For decades, community organizations in New York City have worked closely with policymakers and practicing attorneys to remedy broken environmental laws, monitor zoning decisions, and influence budget allocations. For these partnerships to be successful, it is key that attorneys are familiar with and embody the Jemez Principles for Democratic Organizing, a framework many environmental organizations refer to that spotlights bottom-up solutions, letting people speak for themselves, building just relationships based on respect and accountability to one another, commitment to self-transformation, and other key insights to help with changemaking in collective.[v] It is critical that people of marginalized identities are genuinely respected and listened to when proposing solutions to harms experienced, are included in all stages of decision making, and guaranteed transparency and clarity throughout such processes. It is also critical that policymakers and practicing attorneys remain attuned to the needs of community members and advocates, as well as the findings of objective scientists, to help overturn structures of inequity and disproportionate struggle.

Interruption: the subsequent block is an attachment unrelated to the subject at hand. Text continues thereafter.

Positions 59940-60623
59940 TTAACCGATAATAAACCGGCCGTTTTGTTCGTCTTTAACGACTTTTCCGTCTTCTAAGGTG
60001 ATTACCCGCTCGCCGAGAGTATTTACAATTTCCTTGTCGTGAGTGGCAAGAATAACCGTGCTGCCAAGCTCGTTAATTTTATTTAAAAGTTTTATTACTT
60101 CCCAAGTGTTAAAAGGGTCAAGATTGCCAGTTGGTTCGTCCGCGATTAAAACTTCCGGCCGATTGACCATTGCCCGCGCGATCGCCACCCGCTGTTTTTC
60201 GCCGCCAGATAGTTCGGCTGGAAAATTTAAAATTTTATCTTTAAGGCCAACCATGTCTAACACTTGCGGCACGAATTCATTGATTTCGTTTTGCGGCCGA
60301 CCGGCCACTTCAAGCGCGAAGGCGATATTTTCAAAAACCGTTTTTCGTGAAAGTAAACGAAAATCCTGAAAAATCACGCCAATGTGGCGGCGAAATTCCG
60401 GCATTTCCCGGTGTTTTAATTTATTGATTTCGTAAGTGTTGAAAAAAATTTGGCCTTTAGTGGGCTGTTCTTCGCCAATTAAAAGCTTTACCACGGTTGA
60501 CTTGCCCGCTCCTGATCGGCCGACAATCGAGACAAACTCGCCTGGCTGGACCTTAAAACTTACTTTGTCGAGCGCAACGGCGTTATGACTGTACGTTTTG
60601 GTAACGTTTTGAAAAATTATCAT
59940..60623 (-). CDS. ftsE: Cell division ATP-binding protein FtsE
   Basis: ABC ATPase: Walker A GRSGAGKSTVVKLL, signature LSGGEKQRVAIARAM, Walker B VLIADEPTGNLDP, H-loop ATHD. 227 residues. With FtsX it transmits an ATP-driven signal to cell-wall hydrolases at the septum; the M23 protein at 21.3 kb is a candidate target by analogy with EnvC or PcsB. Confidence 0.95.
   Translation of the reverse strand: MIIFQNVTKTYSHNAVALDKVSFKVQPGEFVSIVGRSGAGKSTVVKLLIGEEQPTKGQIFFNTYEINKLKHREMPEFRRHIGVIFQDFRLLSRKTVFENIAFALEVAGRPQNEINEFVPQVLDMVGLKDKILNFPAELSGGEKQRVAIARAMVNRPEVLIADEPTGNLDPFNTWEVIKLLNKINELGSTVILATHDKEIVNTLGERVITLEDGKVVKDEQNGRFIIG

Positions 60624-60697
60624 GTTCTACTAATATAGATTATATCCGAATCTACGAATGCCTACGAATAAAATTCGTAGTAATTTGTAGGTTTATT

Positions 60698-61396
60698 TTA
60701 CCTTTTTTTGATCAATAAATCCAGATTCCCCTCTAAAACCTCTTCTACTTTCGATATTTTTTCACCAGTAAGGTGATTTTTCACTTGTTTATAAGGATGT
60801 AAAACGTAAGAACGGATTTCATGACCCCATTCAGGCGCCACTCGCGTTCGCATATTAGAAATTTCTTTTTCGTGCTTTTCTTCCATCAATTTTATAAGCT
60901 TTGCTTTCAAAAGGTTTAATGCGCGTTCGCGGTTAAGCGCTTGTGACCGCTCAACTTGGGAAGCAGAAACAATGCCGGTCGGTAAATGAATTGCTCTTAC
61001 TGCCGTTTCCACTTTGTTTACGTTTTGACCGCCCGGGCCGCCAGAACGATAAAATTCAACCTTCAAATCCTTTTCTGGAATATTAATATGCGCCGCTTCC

In the South Bronx, for example, community groups have organized to enact solutions in the face of longstanding racist financial and real estate regimes, underinvestment in healthy infrastructure and energy systems, and clustering of noxious energy, waste, and distribution facilities. The planning legacy of public officials such as Edward Moses in New York City remains visible today in the segmentation of neighborhoods of color by intersecting highways, coupled with reduced access to public transportation infrastructure. Personal vehicles and heavy-duty truck traffic en route to facilities in neighborhoods such as Hunts Point exacerbate already high concentrations of environmental pollutants.[vi] [vii] In response to these burdens, community organizations have launched initiatives such as hyper-local air quality monitoring projects, small-scale composting infrastructure, and the Be a Buddy program and community Wi-Fi networks to promote social cohesion during extreme weather events.[viii]